I’ve done quite a few of these now, including four on consecutive days during a week-long trip to Northern Ireland last month. Here’s my basic structure:
- Overall and category summaries, high level narrative
- The best of the best – the strongest few prompts of the strongest categories
- Divergence – the prompts with the widest range of scores
- Agenda for change – the prompts that most represent priorities for change
Much of this depends on the facilitator having access to functionality that isn’t available to everyone. If you don’t, refer to the offer at the end of this post.
How long does it take? Well… how long do you have? I have no trouble mixing debriefing with a little training, and easily filling a whole day. On the other hand, you can cover the gist of it in a few minutes if you’re in a hurry.
1. Overall and category summaries, high level narrative
The survey owner (and other participants, if enabled by the owner) has a link from the survey page to a charts page. From there, and with the sort order set to ‘Strongest’, scroll down to these:
This example was taken after a Featureban game, so it should not come as a surprise that Balance comes out as the top category – very rare in real life!
I’d be asking:
- (Looking at the chart on the left) Don’t be too disappointed with those 1’s and 2’s (“Barely started” and “Early gains”). Our global survey shows similar results so you’re in good company!
- Are you pleased to see Balance, Transparency and Collaboration as your top three? Surprised? What does it say to you? How do these results relate to your organisation’s most recognised values?
- What about the bottom three – Flow, Customer focus, and Leadership? Could they be related? Note: I often see Balance down there with Flow and/or Collaboration; this should be easy to explain – overburdened systems don’t flow and people are spread too thinly to collaborate!
2. The best of the best
The top few prompts of the top few categories give a good opportunity to discuss what’s working and what progress has been made recently.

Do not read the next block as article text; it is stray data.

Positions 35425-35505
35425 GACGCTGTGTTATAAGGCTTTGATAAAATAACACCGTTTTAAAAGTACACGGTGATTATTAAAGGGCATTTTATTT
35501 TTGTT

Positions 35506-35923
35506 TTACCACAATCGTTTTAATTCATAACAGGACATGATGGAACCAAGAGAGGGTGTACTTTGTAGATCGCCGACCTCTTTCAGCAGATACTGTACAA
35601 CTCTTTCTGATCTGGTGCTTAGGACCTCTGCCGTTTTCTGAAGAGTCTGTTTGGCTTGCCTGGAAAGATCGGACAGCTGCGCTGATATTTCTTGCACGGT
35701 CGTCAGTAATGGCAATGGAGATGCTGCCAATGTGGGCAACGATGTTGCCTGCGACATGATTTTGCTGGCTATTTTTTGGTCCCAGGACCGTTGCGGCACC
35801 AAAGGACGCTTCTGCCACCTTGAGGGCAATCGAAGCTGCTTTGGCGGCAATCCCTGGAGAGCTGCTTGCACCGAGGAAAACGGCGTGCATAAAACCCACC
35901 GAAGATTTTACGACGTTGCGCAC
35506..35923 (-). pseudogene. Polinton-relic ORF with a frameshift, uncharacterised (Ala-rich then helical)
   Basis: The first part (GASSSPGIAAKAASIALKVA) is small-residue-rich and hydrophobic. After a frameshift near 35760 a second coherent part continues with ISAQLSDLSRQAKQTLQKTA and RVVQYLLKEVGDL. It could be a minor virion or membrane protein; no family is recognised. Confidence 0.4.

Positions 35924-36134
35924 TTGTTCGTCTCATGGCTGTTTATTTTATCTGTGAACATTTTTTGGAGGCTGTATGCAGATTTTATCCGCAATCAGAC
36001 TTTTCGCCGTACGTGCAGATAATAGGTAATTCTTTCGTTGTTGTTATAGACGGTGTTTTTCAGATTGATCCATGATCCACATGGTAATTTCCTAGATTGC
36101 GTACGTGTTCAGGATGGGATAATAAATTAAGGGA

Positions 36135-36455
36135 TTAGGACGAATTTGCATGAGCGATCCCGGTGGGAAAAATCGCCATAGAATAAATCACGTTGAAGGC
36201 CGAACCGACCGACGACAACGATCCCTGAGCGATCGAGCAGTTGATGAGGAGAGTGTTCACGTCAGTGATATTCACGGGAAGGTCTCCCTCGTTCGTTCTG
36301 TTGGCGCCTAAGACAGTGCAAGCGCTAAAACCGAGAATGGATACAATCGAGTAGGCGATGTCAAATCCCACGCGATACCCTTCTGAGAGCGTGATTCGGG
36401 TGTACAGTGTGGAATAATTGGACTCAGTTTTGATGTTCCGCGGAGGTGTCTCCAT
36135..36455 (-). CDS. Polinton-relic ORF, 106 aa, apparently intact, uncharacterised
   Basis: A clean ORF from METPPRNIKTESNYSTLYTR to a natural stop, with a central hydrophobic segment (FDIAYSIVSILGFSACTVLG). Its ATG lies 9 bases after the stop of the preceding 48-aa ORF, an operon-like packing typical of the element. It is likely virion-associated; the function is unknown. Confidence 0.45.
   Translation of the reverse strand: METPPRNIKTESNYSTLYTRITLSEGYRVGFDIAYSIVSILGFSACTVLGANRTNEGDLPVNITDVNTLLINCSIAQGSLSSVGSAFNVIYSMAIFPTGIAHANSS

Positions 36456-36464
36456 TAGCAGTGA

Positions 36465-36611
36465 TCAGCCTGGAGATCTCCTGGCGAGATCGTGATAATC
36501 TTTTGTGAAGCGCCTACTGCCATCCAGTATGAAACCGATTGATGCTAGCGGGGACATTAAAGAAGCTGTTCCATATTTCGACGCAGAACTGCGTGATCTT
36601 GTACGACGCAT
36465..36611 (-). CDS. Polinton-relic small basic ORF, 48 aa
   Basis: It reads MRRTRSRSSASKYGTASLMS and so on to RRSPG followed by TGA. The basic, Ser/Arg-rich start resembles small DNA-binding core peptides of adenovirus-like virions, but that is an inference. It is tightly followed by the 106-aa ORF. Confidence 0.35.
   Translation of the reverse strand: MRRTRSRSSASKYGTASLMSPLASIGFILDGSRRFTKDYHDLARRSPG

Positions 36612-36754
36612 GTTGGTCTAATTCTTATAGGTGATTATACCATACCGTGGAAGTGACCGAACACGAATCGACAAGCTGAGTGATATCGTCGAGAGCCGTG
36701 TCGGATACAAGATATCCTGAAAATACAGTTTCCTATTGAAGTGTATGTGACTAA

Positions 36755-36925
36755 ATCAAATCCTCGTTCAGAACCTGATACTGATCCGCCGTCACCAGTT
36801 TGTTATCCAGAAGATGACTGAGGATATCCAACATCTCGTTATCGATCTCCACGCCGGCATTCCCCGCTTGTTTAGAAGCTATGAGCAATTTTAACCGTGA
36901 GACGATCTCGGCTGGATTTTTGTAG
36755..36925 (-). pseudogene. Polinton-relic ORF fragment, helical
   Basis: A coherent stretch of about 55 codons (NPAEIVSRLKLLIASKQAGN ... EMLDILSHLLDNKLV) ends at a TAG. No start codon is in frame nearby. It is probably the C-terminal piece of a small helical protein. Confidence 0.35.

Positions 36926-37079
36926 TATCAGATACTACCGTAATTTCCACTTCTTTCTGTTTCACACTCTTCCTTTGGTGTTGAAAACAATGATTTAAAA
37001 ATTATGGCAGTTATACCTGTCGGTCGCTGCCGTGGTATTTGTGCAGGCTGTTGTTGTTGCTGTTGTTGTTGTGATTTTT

If you’re familiar with the game, you’ll know that Balance (between demand and capacity) is an area in which huge strides are made between the first and second iterations. I continue in this vein until we’re obviously looking at more mediocre or controversial scores.
Often the most interesting conversations arise over the prompts over which there is the least consensus. Sorting by ‘Divergence’ highlights these:
There is definitely some room for debate here. Yes, we meet regularly, but are we really reviewing and improving our outputs and processes?
Note that prompt 3.1 doesn’t have a particularly wide spread, but its 1’s contribute significantly to a wide spread for the category as a whole (we’re using the “mini” template here, just 3 prompts per category).
4. Agenda for change
Looking first at the “weakest of the weak” but then more broadly, what prompts would we prioritise? Which seem the most pertinent? We try to identify a top 3 and then a top 1.
You have a couple of choices here, both of which require degree of preparation:
- You might already have invited people to ‘star’ categories and prompts in the ‘Agenda’ tab of the assessment tool; if this is the case you can sort the charts page by ‘Starred’
- Facilitate it yourself using your preferred tools (eg dot voting)
I’m not super-happy with the usability of the ‘Agenda’ tab; as discussed in the previous post, I have been known to input this data myself from my notes. More often than not I opt for the second approach.
Time permitting, you might like to facilitate the authoring of a narrative version of the agenda for change, incorporating values that categorise the chosen prompts and some statement of intent. I’d recommend doing this in small groups, potentially before the consensus priority list has been agreed.
Now we generate actions for our prioritised prompts. I always start this silently with a two or three sticky notes per person, so that multiple ideas get generated and everyone gets a chance. Prioritise again, using your preferred tool (dot voting, Thirty-Five aka “pass the cards”, etc).
Beyond the scope of this post:
- How best to frame, explore, and organise actions – a key part of our 1-day training workshop, some clues here also
- How to ensure that actions will actually be followed through. Ironically, this a popular reason for the Leadership category to score less than it might! We touch on this in the 1-day class but it’s much more the territory of the 2-day training workshop on values-based leadership.
To repeat the offer that closed the previous post, do ask, telling me a little about your context. Agendashift is not (yet) a paid product but we do need feedback.
And do join our LinkedIn group. We’re acting on feedback and tweaking the tools constantly; it’s the best place for sharing your experiences, informing our thinking, and generally keeping track of what we’re up to!